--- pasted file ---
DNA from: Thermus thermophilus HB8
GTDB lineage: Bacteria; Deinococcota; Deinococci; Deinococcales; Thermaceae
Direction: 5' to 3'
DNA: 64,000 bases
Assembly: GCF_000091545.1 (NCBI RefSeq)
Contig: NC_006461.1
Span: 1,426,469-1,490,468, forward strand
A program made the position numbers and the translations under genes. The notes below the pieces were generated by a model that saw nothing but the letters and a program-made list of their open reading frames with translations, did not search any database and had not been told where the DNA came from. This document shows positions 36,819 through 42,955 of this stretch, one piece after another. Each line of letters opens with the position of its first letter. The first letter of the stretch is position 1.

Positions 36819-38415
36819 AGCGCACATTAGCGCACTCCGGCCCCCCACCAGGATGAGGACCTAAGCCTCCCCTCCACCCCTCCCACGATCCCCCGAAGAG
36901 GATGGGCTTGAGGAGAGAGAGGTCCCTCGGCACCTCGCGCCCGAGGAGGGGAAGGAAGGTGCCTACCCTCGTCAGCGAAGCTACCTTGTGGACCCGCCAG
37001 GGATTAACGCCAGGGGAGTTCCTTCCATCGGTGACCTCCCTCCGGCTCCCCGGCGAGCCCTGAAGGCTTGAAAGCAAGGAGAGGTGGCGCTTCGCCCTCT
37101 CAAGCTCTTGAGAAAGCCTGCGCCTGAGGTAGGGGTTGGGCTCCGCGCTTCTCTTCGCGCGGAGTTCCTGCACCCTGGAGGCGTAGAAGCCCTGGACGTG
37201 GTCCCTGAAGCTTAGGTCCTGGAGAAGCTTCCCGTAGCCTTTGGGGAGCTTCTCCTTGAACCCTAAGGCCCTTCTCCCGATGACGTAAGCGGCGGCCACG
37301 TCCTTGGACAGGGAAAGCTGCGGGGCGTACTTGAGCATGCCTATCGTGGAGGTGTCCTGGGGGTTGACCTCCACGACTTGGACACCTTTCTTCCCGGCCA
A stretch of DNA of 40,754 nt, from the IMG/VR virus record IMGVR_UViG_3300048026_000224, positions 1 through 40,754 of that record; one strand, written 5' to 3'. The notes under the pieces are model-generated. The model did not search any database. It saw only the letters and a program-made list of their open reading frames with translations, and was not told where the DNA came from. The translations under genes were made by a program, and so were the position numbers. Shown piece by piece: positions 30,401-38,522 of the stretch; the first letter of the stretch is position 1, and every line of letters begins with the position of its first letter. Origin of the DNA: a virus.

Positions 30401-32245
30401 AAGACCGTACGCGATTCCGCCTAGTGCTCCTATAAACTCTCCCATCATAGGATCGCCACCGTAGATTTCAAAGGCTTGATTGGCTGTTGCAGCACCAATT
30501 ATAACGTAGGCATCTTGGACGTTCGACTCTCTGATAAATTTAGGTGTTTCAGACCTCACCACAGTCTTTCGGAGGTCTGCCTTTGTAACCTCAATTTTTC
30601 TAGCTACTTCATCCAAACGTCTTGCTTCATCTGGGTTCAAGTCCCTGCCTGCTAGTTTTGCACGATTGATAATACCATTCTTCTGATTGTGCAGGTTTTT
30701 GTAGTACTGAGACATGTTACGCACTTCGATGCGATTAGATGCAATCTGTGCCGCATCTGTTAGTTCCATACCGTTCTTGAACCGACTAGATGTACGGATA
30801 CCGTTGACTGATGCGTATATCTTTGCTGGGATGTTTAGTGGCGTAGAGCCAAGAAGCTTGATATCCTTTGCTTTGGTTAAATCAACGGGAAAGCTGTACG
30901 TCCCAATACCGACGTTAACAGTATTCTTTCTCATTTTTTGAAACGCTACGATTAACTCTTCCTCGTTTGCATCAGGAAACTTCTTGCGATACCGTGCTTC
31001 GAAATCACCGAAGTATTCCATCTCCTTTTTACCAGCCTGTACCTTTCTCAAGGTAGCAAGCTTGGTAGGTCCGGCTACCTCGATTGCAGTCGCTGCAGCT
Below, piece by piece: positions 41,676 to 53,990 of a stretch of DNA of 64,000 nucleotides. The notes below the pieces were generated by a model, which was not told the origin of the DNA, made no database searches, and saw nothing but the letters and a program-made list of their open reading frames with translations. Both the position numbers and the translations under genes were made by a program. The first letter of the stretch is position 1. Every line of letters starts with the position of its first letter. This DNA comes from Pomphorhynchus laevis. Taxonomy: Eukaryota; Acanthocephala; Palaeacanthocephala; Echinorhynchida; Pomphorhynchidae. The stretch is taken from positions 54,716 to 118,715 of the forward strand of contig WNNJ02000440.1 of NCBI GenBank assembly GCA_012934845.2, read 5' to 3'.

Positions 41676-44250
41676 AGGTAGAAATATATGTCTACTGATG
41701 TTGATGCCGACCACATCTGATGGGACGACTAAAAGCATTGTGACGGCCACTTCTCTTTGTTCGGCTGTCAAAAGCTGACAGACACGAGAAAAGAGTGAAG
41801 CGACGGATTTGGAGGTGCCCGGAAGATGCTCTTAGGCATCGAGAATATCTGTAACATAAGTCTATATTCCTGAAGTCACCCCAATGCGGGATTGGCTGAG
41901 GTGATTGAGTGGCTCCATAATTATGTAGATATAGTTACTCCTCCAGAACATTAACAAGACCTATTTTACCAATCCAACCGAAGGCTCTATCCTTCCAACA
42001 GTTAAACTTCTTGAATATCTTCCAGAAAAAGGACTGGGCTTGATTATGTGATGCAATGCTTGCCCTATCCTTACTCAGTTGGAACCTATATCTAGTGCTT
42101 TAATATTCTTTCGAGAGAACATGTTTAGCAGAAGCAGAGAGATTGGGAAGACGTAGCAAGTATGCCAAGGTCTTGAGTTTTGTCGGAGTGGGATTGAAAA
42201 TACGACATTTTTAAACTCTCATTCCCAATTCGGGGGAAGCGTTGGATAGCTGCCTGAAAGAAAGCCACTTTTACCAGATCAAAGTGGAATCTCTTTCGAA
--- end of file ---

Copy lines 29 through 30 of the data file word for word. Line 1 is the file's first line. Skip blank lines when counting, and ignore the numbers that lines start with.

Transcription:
41801 CGACGGATTTGGAGGTGCCCGGAAGATGCTCTTAGGCATCGAGAATATCTGTAACATAAGTCTATATTCCTGAAGTCACCCCAATGCGGGATTGGCTGAG
41901 GTGATTGAGTGGCTCCATAATTATGTAGATATAGTTACTCCTCCAGAACATTAACAAGACCTATTTTACCAATCCAACCGAAGGCTCTATCCTTCCAACA